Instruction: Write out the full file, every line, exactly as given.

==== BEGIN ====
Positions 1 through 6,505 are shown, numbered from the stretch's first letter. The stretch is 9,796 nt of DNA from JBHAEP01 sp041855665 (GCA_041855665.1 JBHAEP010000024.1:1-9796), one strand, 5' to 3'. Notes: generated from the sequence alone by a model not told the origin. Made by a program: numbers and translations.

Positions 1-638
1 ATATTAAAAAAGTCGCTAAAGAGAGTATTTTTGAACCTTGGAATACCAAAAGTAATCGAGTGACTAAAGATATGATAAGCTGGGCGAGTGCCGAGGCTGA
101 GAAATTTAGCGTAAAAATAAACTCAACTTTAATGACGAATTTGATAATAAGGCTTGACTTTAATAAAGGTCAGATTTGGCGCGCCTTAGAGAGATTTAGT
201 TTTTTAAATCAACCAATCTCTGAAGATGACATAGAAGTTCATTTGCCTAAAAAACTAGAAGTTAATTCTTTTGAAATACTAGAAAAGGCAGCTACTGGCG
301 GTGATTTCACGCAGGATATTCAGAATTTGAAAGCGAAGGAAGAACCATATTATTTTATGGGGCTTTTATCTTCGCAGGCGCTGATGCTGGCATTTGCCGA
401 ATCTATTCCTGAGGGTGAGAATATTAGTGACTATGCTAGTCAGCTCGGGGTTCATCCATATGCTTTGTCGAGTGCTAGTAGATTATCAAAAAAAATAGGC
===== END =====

Positions 1 through 6,505 are shown, numbered from the stretch's first letter. The stretch is 9,796 nt of DNA from JBHAEP01 sp041855665 (GCA_041855665.1 JBHAEP010000024.1:1-9796), one strand, 5' to 3'. Notes: generated from the sequence alone by a model not told the origin. Made by a program: numbers and translations.

Positions 1-638
1 ATATTAAAAAAGTCGCTAAAGAGAGTATTTTTGAACCTTGGAATACCAAAAGTAATCGAGTGACTAAAGATATGATAAGCTGGGCGAGTGCCGAGGCTGA
101 GAAATTTAGCGTAAAAATAAACTCAACTTTAATGACGAATTTGATAATAAGGCTTGACTTTAATAAAGGTCAGATTTGGCGCGCCTTAGAGAGATTTAGT
201 TTTTTAAATCAACCAATCTCTGAAGATGACATAGAAGTTCATTTGCCTAAAAAACTAGAAGTTAATTCTTTTGAAATACTAGAAAAGGCAGCTACTGGCG
301 GTGATTTCACGCAGGATATTCAGAATTTGAAAGCGAAGGAAGAACCATATTATTTTATGGGGCTTTTATCTTCGCAGGCGCTGATGCTGGCATTTGCCGA
401 ATCTATTCCTGAGGGTGAGAATATTAGTGACTATGCTAGTCAGCTCGGGGTTCATCCATATGCTTTGTCGAGTGCTAGTAGATTATCAAAAAAAATAGGC